Recently, Chinese businessmen met Prime Minister Datuk Seri Abdullah Ahmad Badawi about the economy. Foremost on their minds were, of course, the NEP and the targets set for bumiputra participation in the economy.
In my opinion, the NEP obssesses too much on the objectives (for eg. 30% of equity belonging to bumis, 1 bumi businessman for every 1.5 Chinese ones etc), but pay scant attention on how to meet those objectives.
For almost 40 years, the govt seemed to think that if you threw enough money at the bumis, they will learn, learn to uplift themselves and learn to succeed. But what has that thinking left us? Tun Mahathir was the first to despair that the bumis had largely failed to reap the benefits the affirmative policies had intended.
Here's my thinking why the policies and a trillion ringgit over 40 years have failed to bear fruit.
Simple... it's a mistaken link that at a communal level, OPPORTUNITY and RESOURCES equals PROGRESS. What's painfully missing is the element of LEARNING, or more specifically the MOTIVATION and INCENTIVE to learn.
It's like fishing. Give the man a fish, you feed him for a day. Teach a man to fish, you feed him for a lifetime.
What we've been doing for the past 40 years, is throwing fish at someone in the hopes that they somehow learn to fish. What we've ended up with are people addicted to fish, but with no fishing rod.
So, how do you make him learn? How do you incentivise and motivate him to learn to fish?
Instead of giving him a fish, give him a piece of bamboo instead and point out where the nearest pond is. And most importantly, make sure he starves if he doesn't turn the bamboo into a rod and catch some fish. And after he learns to fish, show him how to grow bamboo and give him directions to the ocean.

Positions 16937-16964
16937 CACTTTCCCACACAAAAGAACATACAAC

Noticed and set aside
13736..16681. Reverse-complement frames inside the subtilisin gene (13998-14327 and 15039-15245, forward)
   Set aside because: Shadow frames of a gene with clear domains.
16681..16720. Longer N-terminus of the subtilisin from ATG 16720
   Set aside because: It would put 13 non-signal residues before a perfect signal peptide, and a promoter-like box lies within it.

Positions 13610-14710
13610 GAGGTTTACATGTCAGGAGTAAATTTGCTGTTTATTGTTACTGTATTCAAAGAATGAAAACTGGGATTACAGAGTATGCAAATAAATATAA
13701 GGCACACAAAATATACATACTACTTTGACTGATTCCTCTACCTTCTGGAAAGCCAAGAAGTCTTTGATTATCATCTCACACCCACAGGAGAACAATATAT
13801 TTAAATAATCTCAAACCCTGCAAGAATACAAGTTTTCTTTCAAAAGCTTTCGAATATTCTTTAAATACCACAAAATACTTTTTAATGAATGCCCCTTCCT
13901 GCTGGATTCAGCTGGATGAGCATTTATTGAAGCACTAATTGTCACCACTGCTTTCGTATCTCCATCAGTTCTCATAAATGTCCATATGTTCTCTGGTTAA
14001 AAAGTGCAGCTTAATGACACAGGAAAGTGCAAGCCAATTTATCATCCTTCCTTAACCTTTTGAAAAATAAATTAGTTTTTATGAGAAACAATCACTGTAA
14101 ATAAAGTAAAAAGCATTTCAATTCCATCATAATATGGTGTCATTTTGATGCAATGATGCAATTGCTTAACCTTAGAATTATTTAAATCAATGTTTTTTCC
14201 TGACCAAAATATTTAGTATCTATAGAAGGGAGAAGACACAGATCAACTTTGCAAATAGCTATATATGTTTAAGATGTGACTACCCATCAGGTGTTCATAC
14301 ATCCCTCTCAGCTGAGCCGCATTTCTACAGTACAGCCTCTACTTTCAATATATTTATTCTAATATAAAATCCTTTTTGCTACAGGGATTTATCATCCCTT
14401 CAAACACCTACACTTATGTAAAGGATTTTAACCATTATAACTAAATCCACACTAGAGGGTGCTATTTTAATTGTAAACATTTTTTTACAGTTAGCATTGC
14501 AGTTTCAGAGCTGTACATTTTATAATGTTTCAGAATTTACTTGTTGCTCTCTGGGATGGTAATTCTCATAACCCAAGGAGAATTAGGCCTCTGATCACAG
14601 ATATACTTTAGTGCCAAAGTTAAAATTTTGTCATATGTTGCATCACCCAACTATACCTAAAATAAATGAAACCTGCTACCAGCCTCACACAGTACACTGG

Below are some excerpts from the relevant article. The complete article is here
Opinion: Challenging times for the towkays
20 Aug 2006 Chow Kum Hor
But this time, Heng says, domestic policies also add to the disquiet among Chinese businessmen. One is a numerical target contained in the 9MP. Unlike previous plans, the current five-year national economic blueprint has set out to reduce the income disparity ratio between Bumiputera and Chinese as well as between Bumiputera and Indians.
The Government wants to reduce the Bumiputera-Chinese ratio from 1:1.64 in 2004 to 1:1.5 by the end of the Plan period in 2010.
Heng calls this "NEP-Plus" — an added target to the two-pronged NEP goal of poverty eradication and economic restructuring.
Although the 9MP does not spell out how this will be done, she believes one way is through the "Guidelines on Foreign Participation in the Distributive Trade Services".
Under the 2004 guidelines, all wholesalers, retailers and specialty stores with a foreign stake must have at least 30 per cent Bumiputera equity. These businesses must also raise their paid-up capital to RM1 million and ensure that their staff reflects the country’s racial composition.
"If implemented strictly, it will kill a lot of start-ups," says Dr Jeffery Goh, the Cheras MCA service centre director. "Many companies in the retail industry form alliances with foreign partners to acquire technology and rights. "These guidelines will be counter-productive in a globalised economy."
He estimates that 90 per cent of retail businesses are owned by non-Bumiputeras.
Fong says the Cabinet is also reviewing the controversial Distributive Trade Services Guidelines. "It’s not the Prime Minister’s intention to rob Peter to pay Paul.
"You can ask the developer of a condominium project to allocate 30 per cent of the units to Bumiputera buyers. "But it is not fair to build a bungalow and say that 30 per cent of the rooms should be occupied by Bumiputeras."
All in all, Fong says, Chinese businessmen in the country have shown resilience in overcoming economic difficulties over the years. This time, too, it should not be any different.